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EU looks at preventing use of crypto to avoid Russia sanctions

The EU is considering new measures to ensure digital assets are not used to evade sanctions against Russia, as the bloc tightens enforcement of monetary fines imposed on Moscow in the past week.

EU finance ministers and other senior officials on Wednesday discussed the risk that cryptocurrencies could be Used to bypass Sanctions, officials said.

Among those who pushed for a video conference call to action was Christine Lagarde, president of the European Central Bank. Bruno Le Meir, the French finance minister, said after the meeting that measures were being considered to “further increase the effectiveness” of the sanctions and to avoid any circumvention of the measures – including using cryptocurrencies. The committee is now expected to examine proposals to address the issue.

The debate in Europe comes when U.S. and UK lawmakers have also raised concerns that crypto deals could become a backdoor for money transfers to and from Russia, undermining Western efforts to isolate the country from the global financial system.

Many large crypto exchanges, including those based offshore, have pledged to respect existing sanctions but Opposed calls for a sweeping ban On dealing with Russia. A number of stock exchanges have said that broad restrictions would hurt ordinary Russians and run counter to the constitutive libertarian ideology of cryptocurrencies.

“If people want to avoid sanctions, there are always a number of methods,” Binang CEO Changfeng Zhao told the BBC on Wednesday. “You can do it using cash, using diamonds, using gold. I do not think crypto is anything special. “

During the conversation, Lagard argued in favor of legislation so that companies engaged in the issuance of crypto assets or the provision of related services to them would not deal with customers in Russia, according to people familiar with the meeting. The goal, she said, was to avoid using digital assets to circumvent sanctions and this week’s decision to cut off seven Russian banks from Swift.

In an earlier interview with FT, Paulo Gentiloni, the EU’s chief economist, said authorities had noted an increase in the use of cryptocurrencies in recent days, which he said “could be a way to circumvent the steps taken to freeze assets in Russia.”

In the U.S., a group of Democrats on the Senate’s influential banking committee wrote a letter to Janet Yellen, the secretary of the Treasury, expressing concern that a cryptocurrency could be used to evade sanctions.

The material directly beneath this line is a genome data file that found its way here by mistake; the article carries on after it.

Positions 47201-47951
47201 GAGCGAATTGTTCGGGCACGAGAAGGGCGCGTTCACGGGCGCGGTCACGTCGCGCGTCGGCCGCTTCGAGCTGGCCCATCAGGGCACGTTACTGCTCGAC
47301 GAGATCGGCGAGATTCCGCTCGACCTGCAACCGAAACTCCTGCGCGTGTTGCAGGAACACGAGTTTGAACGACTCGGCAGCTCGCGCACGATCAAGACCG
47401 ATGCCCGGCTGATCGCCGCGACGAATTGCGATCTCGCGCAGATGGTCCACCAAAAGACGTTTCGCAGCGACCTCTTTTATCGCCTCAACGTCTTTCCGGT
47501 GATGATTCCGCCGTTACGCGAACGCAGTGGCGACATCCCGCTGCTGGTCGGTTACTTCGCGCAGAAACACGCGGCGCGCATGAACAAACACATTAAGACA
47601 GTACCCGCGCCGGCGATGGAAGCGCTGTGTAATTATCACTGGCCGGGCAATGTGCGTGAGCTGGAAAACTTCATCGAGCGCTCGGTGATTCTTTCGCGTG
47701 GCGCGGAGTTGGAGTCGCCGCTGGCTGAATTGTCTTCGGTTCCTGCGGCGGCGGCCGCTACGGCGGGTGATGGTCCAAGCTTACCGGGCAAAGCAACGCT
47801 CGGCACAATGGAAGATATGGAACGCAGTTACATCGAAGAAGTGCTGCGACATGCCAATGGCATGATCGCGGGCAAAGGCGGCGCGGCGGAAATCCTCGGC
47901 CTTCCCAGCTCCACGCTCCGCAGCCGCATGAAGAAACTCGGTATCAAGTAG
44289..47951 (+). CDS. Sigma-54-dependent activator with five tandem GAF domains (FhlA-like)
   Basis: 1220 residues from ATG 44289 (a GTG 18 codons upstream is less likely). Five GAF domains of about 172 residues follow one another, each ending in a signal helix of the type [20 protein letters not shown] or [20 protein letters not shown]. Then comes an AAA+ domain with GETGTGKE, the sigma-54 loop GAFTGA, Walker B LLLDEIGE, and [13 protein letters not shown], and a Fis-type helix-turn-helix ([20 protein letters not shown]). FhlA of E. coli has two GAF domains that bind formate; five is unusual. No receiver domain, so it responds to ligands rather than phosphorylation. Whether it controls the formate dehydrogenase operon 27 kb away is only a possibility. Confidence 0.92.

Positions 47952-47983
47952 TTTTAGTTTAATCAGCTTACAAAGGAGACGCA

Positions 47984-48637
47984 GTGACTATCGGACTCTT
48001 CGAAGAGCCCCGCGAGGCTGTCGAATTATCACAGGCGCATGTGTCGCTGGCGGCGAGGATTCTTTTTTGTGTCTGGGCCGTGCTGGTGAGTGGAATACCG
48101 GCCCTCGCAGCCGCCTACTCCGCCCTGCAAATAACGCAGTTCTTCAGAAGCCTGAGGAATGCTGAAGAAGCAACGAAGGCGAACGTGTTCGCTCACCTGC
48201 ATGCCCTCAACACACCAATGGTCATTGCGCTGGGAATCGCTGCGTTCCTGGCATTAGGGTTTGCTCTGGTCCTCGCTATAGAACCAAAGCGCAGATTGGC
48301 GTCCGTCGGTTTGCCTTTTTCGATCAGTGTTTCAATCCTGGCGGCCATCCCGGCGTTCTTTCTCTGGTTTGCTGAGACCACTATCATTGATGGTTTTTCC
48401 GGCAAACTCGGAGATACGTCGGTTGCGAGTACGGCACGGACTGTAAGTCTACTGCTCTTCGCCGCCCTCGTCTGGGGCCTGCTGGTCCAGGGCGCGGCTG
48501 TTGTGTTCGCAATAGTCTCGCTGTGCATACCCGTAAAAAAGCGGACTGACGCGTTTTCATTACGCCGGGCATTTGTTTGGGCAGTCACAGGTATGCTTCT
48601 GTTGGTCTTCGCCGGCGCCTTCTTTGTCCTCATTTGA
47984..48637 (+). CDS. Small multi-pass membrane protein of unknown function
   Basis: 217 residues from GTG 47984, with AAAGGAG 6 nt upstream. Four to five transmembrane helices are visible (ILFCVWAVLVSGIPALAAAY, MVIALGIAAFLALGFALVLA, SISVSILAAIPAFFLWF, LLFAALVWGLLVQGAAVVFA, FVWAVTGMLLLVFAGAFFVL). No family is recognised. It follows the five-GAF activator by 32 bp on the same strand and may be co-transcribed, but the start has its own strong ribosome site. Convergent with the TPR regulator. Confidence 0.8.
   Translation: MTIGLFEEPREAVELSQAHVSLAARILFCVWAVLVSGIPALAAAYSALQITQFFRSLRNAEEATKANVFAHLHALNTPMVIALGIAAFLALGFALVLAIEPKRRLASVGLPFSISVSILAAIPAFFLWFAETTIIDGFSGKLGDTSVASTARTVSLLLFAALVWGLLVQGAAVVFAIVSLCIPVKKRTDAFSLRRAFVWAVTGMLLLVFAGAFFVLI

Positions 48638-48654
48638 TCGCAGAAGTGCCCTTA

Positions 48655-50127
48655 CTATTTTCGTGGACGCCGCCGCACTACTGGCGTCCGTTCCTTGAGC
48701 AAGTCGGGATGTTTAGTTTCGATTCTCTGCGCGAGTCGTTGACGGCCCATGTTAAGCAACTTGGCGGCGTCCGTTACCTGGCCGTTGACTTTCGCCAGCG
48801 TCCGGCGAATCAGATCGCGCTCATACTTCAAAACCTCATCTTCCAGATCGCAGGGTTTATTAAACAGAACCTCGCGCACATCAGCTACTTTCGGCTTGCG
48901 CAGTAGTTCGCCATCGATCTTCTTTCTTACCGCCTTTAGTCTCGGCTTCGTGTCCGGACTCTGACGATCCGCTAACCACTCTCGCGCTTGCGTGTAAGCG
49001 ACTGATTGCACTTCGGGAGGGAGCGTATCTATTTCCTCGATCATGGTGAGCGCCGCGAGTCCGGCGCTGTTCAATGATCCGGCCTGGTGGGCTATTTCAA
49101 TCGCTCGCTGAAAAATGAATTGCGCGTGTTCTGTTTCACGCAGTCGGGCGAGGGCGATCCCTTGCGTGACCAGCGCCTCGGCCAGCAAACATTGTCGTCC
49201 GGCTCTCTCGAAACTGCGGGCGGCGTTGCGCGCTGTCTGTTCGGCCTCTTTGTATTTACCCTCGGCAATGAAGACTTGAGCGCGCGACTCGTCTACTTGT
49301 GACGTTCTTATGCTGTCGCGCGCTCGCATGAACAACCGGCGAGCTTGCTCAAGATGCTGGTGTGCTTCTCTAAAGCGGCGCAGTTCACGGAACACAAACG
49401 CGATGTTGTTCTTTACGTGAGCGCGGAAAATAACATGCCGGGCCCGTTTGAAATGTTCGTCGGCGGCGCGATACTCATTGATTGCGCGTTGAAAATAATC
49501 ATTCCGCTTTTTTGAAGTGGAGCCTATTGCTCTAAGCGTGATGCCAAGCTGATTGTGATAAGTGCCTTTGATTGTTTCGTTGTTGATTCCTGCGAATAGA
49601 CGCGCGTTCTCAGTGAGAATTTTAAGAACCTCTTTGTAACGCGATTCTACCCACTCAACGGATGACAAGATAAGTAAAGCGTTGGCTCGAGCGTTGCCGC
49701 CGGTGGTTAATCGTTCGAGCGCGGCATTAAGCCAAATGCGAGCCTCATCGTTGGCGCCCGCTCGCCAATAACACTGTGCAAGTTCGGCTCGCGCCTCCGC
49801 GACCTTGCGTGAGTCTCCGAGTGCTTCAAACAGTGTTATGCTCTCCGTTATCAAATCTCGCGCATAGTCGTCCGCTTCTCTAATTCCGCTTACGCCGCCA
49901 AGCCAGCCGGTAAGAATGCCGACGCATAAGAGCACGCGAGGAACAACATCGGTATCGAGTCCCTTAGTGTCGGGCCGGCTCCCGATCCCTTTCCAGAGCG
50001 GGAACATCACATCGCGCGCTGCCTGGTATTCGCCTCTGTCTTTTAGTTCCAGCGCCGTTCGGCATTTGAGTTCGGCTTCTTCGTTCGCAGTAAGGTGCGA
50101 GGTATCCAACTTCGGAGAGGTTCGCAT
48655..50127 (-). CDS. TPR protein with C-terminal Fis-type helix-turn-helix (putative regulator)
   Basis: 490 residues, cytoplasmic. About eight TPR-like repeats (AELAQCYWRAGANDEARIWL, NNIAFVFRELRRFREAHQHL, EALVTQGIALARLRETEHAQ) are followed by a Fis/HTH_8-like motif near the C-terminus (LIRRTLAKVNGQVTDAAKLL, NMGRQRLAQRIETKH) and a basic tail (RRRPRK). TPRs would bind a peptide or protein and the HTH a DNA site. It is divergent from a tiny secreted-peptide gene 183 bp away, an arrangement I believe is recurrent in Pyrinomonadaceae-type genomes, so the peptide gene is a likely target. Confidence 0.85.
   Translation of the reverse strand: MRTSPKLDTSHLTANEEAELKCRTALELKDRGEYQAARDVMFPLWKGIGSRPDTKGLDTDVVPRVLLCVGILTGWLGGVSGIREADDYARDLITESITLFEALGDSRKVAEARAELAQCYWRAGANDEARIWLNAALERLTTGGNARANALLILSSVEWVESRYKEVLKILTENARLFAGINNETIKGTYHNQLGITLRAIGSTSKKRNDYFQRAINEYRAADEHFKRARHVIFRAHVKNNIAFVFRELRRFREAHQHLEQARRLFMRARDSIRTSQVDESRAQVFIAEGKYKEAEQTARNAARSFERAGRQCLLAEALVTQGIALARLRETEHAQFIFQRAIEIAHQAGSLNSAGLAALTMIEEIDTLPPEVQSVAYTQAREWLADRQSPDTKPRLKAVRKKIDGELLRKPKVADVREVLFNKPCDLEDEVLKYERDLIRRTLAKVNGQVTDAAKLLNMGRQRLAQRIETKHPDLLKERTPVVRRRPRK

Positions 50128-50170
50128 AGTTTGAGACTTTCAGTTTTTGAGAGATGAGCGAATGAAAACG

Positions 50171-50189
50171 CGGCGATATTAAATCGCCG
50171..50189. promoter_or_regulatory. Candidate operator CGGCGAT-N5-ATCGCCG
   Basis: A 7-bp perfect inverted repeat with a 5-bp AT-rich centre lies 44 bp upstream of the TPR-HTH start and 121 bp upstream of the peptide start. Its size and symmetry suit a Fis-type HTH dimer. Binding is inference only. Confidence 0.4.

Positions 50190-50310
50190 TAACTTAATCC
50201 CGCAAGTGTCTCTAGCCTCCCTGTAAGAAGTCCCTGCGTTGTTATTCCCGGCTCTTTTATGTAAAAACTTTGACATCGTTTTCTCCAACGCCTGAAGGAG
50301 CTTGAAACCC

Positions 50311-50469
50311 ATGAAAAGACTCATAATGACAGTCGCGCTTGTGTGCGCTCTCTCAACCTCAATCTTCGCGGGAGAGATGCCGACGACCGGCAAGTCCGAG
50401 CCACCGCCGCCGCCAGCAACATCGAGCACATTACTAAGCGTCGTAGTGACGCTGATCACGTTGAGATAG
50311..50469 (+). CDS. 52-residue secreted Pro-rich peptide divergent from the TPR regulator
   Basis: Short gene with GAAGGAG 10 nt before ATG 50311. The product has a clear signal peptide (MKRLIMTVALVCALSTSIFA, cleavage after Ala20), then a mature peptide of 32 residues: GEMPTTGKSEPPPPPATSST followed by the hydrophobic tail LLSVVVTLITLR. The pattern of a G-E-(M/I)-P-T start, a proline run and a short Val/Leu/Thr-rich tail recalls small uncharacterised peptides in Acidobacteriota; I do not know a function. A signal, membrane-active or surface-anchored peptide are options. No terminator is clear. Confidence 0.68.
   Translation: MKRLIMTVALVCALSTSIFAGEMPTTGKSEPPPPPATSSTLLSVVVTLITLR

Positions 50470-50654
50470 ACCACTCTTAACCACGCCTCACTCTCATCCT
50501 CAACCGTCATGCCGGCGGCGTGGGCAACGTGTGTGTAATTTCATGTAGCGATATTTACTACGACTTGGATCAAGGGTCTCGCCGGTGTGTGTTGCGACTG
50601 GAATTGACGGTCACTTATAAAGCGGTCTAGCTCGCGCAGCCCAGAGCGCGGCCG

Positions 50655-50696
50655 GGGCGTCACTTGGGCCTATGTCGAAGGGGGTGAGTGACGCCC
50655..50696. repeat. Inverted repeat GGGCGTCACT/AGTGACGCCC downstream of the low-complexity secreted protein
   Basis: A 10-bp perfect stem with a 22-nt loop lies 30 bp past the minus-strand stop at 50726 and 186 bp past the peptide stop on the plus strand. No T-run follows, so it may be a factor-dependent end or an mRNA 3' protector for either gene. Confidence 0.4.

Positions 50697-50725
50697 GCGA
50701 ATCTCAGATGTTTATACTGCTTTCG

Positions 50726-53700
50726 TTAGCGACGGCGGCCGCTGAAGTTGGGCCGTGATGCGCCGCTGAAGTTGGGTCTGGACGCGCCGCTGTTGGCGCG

“Strong enforcement of compliance with sanctions in the cryptocurrency industry is critical given that digital assets, which allow entities to circumvent the traditional financial system, may increasingly be used as a tool to evade sanctions,” Senators including Sherrod Brown of Ohio, panel chairman Mark Marguer, wrote. Jania and Elizabeth Warren of Massachusetts.

Lawmakers have said they are concerned that the Department of Foreign Asset Control, the arm of the Treasury Department that oversees U.S. sanctions policy, “has not developed strong and effective enough procedures for enforcement in the cryptocurrency industry.”

The U.S. Treasury Department declined to comment on the letter, but a U.S. official said it would be difficult for Russia and its wealthy people to use cryptocurrencies significantly to evade sanctions.

“It is impossible to run a G20 economy on crypto. Large banks in the economy need real liquidity and making large transactions in virtual currency is expected to be slow and expensive,” the official said.

UK lawmakers have also responded to the risk of using crypto to evade or undermine sanctions. “We are considering how Britain along with its allies can prevent crypto assets from appearing as loopholes to evade sanctions,” Baroness Penn, a government whip, said at the House of Lords on Wednesday.

British MP Tom Tugandhatt, chairman of the Foreign Affairs Committee, and fellow Lord Surfers wrote to the Financial Conduct Authority this week, demanding that the regulator issue new guidelines to crypto companies regarding the sanctions regime. ” Cryptographic, “they said.

The FCA said it has “contacted every crypto company registered with us to ensure they are aware of their sanctions and responsibilities” and is working with partners to actively monitor these companies. “We have made it clear to crypto companies, banks and others that we expect them to focus on their sanctions controls, and with our partners, we will oversee their operations.”

Another report by Eleni Verbitiotti and Martin Arnold and Laura Nonen in London

EU looks at preventing use of crypto to avoid Russia sanctions Source link EU looks at preventing use of crypto to avoid Russia sanctions

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